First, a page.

Last week I wrote up a post about discrepancies in 2011 precipitation data for Sitka and speculated a bit on possible explanations – both for the discrepancies, and what was seeming to me like a normal amount of precipitation for the year, but low amounts of water in the reservoirs. This post is a follow-up to that one – as I received an e-mail from Kimberly Vaughan of the NWS office in Juneau in response to an e-mail I had sent asking about the discrepancy.
She chased down the data and indicated the NOWData was mostly correct and provided correct values for the four months in the Alaska Climate Database which were incorrect as well as a year-to-date total as of the time of my prior posting:
These are the values she provided:
June – 3.38
August – 12.78
October – 11.44
November – 11.75
Annual – 79.52 (as of the time of the posting)
The 79+ inches so far appears to be fairly in-line with average over the long terms, and a bit above average for the past 10 years (if I’m reading the records correctly).
That being the case, I am back to speculating (mostly because I find it an interesting question to think through) on possible reasons the water level is so low. I’m working under the assumption that power demand has been pretty typical (it was recently reported to be stable over the past 4 years, I think – so this seems reasonable) and that average amounts of precipitation will be adequate to generate sufficient power for Sitka’s current demand (from everything I recall seeing – this is currently the case, though it won’t be too many more years, if projections of increased demand hold, before only above average amounts of precipitation would be enough to meet the annual power needs).
Since I posted last, I have thought a bit more about the situation, had some conversations, and did a bit more digging into the data. I was told that last fall (fall 2010) water was spilling over. Last fall/early winter (Oct-Dec) was about 10 inches below average, and that was on top of an already drier than normal Jan-Sept (also down about 10 inches from average, as best I an tell). Last fall/winter also had less snow than typical (even considering the lower precipitation amounts) – that is, what precipitation we did have tended to fall more as rain than snow, even at moderate to higher elevations. While this fall has seen fairly normal amounts of precipitation, a bunch of it has fallen as snow (at least in November – it’s warmed up recently, with snow levels rising to 2000 feet or more). Given all of this, I have come up with the following possible explanation.
I think in most years, snow probably starts accumulating significantly at higher elevations by late October or sometime in November. At this point, the precipitation falling above the lakes will contribute to the next calendar year (or possibly even further out) – as it will not be caught up behind the dams until it melts. (I guess this is why it makes sense to consider the water year to go from 1 Oct-30 Sept, as the USGS does.) Last fall, warmer temperatures meant more of the precipitation was falling as rain above the lakes – it was immediately running off and raising levels behind the dams with water that in other years may have not flowed in until the following summer. This year’s November precipitation fell as snow down to sea level, so very little of it would be raising levels behind the dams. Another possibility is the low precipitation for 2010 may have taken a significant chunk out of the multi-year snow pack, making less snow pack available overall for 2011. Although I don’t believe it’s been consistently measured (if it’s been measured at all), it would be an interesting piece to the puzzle to know how snow depth has varied over time at various locations.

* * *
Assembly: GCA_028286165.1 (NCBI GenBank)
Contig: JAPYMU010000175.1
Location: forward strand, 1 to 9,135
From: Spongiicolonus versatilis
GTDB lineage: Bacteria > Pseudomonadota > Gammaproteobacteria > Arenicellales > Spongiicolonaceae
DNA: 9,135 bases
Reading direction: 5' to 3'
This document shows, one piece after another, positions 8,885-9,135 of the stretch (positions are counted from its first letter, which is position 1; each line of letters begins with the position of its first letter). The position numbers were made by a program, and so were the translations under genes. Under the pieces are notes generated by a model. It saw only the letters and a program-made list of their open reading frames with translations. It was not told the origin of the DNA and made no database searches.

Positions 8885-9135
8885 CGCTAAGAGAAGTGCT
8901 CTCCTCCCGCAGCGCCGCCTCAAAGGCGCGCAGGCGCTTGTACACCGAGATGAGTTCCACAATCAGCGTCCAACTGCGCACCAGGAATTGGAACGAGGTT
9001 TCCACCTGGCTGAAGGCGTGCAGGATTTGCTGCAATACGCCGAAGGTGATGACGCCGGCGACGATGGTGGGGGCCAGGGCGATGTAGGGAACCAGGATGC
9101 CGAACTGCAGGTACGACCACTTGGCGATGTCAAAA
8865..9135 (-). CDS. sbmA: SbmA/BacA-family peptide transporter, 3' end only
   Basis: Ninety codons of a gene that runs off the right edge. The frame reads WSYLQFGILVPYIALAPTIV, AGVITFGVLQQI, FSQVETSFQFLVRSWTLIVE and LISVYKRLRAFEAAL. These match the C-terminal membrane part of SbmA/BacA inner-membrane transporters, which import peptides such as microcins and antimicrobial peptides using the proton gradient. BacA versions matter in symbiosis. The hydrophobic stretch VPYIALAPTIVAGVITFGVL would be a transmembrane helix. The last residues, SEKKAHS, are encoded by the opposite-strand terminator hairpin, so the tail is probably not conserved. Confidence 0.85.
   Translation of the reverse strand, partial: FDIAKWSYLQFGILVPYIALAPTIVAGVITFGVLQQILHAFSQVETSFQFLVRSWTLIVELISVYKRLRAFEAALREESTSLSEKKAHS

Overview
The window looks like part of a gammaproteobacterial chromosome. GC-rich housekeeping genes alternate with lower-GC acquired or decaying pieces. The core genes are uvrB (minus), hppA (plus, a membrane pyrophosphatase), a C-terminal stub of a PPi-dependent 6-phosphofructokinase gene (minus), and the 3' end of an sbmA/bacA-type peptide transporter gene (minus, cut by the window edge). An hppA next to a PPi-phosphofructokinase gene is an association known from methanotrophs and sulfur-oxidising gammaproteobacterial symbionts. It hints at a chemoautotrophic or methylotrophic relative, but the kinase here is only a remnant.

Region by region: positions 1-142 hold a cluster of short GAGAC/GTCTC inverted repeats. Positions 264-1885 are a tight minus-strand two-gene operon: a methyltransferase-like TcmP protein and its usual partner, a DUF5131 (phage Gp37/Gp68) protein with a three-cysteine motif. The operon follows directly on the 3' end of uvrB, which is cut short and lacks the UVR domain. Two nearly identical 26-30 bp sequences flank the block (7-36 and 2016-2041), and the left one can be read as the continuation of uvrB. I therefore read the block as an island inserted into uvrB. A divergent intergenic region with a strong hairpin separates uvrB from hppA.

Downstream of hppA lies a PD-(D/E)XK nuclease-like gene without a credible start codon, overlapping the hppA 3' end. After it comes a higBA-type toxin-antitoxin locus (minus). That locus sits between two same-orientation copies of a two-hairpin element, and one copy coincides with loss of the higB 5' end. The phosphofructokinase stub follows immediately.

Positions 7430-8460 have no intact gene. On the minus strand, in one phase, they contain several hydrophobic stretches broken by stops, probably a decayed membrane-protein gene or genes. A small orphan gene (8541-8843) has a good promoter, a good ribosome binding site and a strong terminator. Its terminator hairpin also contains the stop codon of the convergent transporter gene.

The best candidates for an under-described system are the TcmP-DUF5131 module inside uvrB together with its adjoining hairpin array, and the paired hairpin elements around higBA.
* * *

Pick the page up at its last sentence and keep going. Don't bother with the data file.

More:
I think there are some other potential factors as well. One I mentioned before is the possibility that, despite being normal at the airport, precipitation totals were down in the Blue Lake and Green Lake watersheds (which I mentioned as a possibility last time). There may be precipitation records for Blue Lake, and it would be interesting to see how those compare with the airport over time. My guess is the day-to-day correlation would be moderate (perhaps even low, if you limited it to days with measurable precipitation), but the yearly correlation would be pretty strong. Another possibility is the low water this year is due in part to years even earlier than 2010 (due to multi-year snow deposits).
Further investigation could be done by going further back in the weather records and making some guesses/assumptions about the temperature at sea level, precipitation amounts, and what elevation snow was falling and/or how fast it might have melting during a winter warm spell, as well as getting other precipitation or water level data from the dams. Perhaps at some point I’ll be ambitious enough to try to look into it further over a longer-term period, but I’m reasonably satisfied for now as I think the 2010/2011 rain/snow explanation provides at least a plausible, if not 100% complete, story for why water levels are low this year despite typical rainfall and power demand.